# Lesson Video: Heat Science

In this video, we will learn how to describe the transfer of thermal energy by heat conduction, convection, and radiation.

09:32

### Video Transcript

In this lesson, we’re talking about heat. Heat is the transfer of thermal energy, and it’s something we’ve all experienced. In this video, we’ll learn about three different types of heat, conduction, convection, and radiation. Each one shows us a different way that thermal energy is transferred.

Let’s start in with conduction. And we can imagine that we’re outside enjoying a nice campfire. Nearby, there are two long thin rods; one rod is made of metal and one is made of wood. If we pick up both rods and hold one end of each over the heat source, we know from experience what will happen. Very quickly, the metal rod will heat up and become too hot to hold. The wood rod, on the other hand, won’t become too hot to touch. Over time, it may even catch fire, but still it’s not too hot.

The difference between the wood rod and the metal rod has to do with conduction. This is the transfer of thermal energy across a solid object. If we considered our metal rod while one end was being heated, the thermal energy transferred to this end of the rod would move across this solid object by conduction. This happens as tiny particles in the rod vibrate back and forth and touch one another. This allows thermal energy to spread all throughout the metal rod and raises the entire rod’s temperature.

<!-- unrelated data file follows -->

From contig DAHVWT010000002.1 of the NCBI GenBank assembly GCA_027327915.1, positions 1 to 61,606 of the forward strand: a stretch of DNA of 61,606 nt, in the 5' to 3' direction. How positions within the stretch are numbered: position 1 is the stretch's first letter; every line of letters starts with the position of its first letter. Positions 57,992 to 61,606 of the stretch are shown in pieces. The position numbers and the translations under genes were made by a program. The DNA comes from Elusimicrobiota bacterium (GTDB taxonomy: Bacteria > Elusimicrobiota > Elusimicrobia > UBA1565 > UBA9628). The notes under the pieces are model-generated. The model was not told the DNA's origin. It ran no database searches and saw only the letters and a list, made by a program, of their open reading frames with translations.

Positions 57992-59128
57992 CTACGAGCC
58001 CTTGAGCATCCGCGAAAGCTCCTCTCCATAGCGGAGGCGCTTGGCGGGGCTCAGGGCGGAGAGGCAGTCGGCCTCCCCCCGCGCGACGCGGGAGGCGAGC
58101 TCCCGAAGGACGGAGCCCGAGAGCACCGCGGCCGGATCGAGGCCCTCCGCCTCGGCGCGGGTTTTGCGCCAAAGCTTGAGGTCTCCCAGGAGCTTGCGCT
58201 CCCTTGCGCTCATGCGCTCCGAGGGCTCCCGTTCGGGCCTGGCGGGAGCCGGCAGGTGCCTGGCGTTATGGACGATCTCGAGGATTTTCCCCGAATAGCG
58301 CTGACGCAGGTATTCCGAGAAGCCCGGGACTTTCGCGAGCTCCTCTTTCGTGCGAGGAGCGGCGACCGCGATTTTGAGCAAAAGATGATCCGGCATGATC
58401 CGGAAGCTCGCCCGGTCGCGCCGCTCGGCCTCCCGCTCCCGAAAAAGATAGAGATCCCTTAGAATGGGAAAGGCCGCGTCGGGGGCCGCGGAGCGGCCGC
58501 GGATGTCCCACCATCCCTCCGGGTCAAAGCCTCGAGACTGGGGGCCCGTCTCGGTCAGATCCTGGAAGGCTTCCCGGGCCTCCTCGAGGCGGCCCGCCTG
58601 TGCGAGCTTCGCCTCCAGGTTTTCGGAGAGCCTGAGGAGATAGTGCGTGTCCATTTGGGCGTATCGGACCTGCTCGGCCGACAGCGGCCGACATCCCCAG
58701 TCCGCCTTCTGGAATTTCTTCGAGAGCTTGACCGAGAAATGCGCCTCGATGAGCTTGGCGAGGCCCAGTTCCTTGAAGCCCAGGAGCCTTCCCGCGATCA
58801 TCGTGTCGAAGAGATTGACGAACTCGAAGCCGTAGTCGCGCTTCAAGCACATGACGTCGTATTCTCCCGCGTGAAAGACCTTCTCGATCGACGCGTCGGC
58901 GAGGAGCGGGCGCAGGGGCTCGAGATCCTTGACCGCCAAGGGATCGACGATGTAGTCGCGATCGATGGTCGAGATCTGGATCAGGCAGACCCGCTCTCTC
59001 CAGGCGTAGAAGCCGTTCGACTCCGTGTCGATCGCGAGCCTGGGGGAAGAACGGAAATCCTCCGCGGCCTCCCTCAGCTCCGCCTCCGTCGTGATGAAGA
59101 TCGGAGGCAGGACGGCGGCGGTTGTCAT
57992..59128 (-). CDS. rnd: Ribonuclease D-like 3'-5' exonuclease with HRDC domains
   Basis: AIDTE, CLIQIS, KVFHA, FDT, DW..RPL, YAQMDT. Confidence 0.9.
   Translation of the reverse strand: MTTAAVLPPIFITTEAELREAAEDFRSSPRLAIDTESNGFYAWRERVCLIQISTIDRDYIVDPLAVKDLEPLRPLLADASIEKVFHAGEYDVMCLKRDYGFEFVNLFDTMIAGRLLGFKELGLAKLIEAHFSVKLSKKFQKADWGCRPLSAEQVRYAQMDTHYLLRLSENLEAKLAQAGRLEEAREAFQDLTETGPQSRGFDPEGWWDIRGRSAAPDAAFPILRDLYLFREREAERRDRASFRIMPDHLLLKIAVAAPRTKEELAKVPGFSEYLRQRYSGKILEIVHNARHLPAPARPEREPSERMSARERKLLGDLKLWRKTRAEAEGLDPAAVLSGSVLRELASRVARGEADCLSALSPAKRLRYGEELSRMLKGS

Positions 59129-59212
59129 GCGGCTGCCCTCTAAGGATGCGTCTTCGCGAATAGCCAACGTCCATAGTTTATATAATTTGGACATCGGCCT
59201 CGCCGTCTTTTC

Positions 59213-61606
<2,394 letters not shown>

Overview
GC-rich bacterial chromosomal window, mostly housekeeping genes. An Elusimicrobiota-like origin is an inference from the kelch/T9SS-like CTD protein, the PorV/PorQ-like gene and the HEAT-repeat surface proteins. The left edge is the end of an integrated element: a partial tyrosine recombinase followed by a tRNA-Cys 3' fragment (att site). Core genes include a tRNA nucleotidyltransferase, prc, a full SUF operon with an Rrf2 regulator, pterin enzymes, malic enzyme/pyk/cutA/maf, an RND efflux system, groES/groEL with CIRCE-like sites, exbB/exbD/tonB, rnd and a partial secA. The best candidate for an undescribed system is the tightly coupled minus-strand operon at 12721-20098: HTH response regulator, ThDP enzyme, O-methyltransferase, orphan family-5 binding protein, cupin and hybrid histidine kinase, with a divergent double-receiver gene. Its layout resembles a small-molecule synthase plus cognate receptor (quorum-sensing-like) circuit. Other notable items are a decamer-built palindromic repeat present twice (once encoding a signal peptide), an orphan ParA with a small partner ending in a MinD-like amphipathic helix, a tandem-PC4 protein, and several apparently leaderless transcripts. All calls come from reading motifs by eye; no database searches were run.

This is different, we saw, from what happened with the rod of wood. Even as we heated one end and made it hot, that thermal energy didn’t transfer across the wood to the other end. When a solid object doesn’t transfer thermal energy well, it’s called a thermal insulator. Wood is a good example of this. On the other hand, objects that do easily transfer thermal energy are called thermal conductors. Our metal rod is an example of this.

So, conduction describes the heating of solid objects. But what about liquids and gases? The name for that heating process is convection. To see how this works, say that we have a container with a liquid and another container with a gas inside, and that along with this, we have a nice, sturdy pair of tongs. If we use these tongs to pick up the liquid, say that it’s water, and hold it over our heat source, a fire, then over time thermal energy will be transferred throughout the water by convection. Here’s how that works.